Breastfeed. While breastfeeding isn’t a substitute for vaccinations, the milk does give baby an extra layer of protection for about six months after birth. Breast milk does this by providing antibodies that support the immune system and protect against diseases you have had or have been vaccinated for. These antibodies can bind to potential pathogens and prevent their attachment to the baby’s cells. In addition, breastfeeding can enhance the baby’s response to certain vaccines.
Get vaccinated. Protecting yourself is one of the best ways to protect your baby. So confirm with your care provider that you’re up to date on vaccinations, and ask if they recommend any new ones. Many advise pregnant women to get a Tdap vaccine and a flu shot during pregnancy.
Don’t let others touch baby until they’ve washed their hands. Because close contact, touch in particular, is one of the main ways viruses spread, require anyone who wants to hold baby, or even just touch them, to wash their hands for at least twenty seconds first. And remember, you have every right to not allow others to hold or touch baby if you’re uncomfortable with it.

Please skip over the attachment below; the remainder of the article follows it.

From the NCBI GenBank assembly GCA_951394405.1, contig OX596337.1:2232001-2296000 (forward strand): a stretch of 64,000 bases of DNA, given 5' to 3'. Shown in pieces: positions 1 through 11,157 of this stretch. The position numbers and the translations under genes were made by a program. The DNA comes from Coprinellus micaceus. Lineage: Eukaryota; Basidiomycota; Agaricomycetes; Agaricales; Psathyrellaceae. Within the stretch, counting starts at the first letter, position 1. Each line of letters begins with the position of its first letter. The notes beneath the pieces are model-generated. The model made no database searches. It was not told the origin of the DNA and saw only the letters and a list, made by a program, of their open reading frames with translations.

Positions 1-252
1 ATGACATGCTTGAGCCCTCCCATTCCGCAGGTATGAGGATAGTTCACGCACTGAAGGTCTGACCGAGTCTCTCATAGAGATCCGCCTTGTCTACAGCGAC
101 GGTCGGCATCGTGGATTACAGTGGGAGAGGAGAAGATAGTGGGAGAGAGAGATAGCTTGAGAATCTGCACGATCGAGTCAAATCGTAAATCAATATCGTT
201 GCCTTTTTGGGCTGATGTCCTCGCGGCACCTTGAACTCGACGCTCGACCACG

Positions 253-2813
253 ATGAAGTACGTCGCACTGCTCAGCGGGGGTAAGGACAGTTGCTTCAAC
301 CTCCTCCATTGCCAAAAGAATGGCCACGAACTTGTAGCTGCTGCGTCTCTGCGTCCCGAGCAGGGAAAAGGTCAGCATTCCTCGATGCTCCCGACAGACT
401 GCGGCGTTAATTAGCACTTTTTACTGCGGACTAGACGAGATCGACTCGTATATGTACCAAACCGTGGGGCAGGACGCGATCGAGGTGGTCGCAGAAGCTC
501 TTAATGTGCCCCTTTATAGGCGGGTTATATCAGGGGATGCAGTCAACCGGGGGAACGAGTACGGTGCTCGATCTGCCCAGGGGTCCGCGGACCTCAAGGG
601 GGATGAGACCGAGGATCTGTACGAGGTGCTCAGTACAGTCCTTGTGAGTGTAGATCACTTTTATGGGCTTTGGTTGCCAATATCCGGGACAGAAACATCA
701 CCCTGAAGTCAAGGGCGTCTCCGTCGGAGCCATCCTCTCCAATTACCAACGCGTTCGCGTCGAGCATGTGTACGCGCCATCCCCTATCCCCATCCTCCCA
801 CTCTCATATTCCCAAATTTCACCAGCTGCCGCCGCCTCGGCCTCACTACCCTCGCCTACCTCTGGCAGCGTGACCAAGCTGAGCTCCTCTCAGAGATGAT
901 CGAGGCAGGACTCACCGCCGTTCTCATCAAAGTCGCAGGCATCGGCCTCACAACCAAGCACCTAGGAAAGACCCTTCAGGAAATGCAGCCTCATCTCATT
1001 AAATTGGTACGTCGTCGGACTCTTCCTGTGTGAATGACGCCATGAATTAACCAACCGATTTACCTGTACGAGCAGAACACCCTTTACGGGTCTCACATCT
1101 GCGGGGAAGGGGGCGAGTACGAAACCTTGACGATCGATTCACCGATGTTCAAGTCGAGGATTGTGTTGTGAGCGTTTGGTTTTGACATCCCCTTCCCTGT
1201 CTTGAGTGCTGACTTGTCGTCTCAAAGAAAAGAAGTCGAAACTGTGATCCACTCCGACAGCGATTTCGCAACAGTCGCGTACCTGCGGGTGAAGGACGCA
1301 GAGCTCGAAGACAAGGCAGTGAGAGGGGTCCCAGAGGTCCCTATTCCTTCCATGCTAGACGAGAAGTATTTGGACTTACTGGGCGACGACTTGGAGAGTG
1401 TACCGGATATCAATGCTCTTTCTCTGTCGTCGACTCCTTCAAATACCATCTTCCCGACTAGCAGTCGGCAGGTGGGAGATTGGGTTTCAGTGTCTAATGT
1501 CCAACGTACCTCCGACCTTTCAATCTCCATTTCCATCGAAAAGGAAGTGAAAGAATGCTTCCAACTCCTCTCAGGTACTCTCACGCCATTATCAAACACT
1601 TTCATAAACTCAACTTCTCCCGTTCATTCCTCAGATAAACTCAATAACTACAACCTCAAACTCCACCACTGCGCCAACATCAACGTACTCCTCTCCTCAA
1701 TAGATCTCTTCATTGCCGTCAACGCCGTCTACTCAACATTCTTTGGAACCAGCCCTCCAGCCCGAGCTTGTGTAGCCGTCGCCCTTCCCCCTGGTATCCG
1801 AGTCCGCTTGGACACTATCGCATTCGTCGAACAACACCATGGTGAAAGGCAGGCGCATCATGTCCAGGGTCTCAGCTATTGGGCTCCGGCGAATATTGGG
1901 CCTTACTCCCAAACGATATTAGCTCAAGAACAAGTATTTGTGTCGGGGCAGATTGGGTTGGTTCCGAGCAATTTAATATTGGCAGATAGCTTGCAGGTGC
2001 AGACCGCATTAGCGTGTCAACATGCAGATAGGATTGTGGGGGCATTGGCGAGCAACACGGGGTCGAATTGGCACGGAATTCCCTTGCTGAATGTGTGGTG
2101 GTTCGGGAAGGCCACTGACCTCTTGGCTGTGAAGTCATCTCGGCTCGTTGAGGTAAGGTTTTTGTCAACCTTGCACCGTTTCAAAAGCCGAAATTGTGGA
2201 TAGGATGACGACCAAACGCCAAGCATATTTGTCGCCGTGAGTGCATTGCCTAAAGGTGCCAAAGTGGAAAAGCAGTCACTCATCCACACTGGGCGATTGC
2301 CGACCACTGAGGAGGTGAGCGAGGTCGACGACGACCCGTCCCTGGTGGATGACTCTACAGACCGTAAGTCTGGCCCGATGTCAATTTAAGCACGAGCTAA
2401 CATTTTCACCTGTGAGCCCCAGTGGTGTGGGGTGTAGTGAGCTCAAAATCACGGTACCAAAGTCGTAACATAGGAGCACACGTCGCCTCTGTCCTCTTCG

Verify the health standards of the day care facility you use. If your baby will need day care before they’re vaccinated, confirm the health standards of your preferred center by reading their health and safety inspection report. Many centers post these online, and you can also ask them for a copy. In addition, ask them about their hand-washing policy, vaccination requirements and records for those old enough to receive shots, guidelines for keeping a sick child home, and anything else you feel is important. The Child Care Aware website offers excellent resources for finding quality childcare: childcareaware.org/families /choosing-quality-child-care/starting-child-care-search/.
Avoid crowded spaces. As I mentioned before, crowded areas increase baby’s risk for contracting a virus. While the risk is probably pretty low when an outbreak isn’t occurring, if you’re feeling anxious you can enhance your peace of mind by avoiding crowded spaces until baby is vaccinated. For unavoidable sites like airports, minimize baby’s exposure by washing your hands as often as possible, not letting anyone touch them, and minimizing their contact with public surfaces.
Know that it’s okay to want to stay in. If baby’s health is only a portion of your hesitancy to interact with others, and all parts of you resist the idea of going out or socializing, trust that. Honor your need for time and space.
Create a loose script for when people hassle you about your need for space. Because it can be hard for others to understand your request for space — especially when they’re yearning to meet that adorable baby — come up with a go-to response for when you’re questioned. For example, “The pediatrician recommends we keep baby home and away from others for [insert your desired period of time here], and for baby’s safety we’re going to honor that.” Even if the pediatrician didn’t recommend this, I’m all about blaming it on them, as others are often loath to go against the word of a medical expert.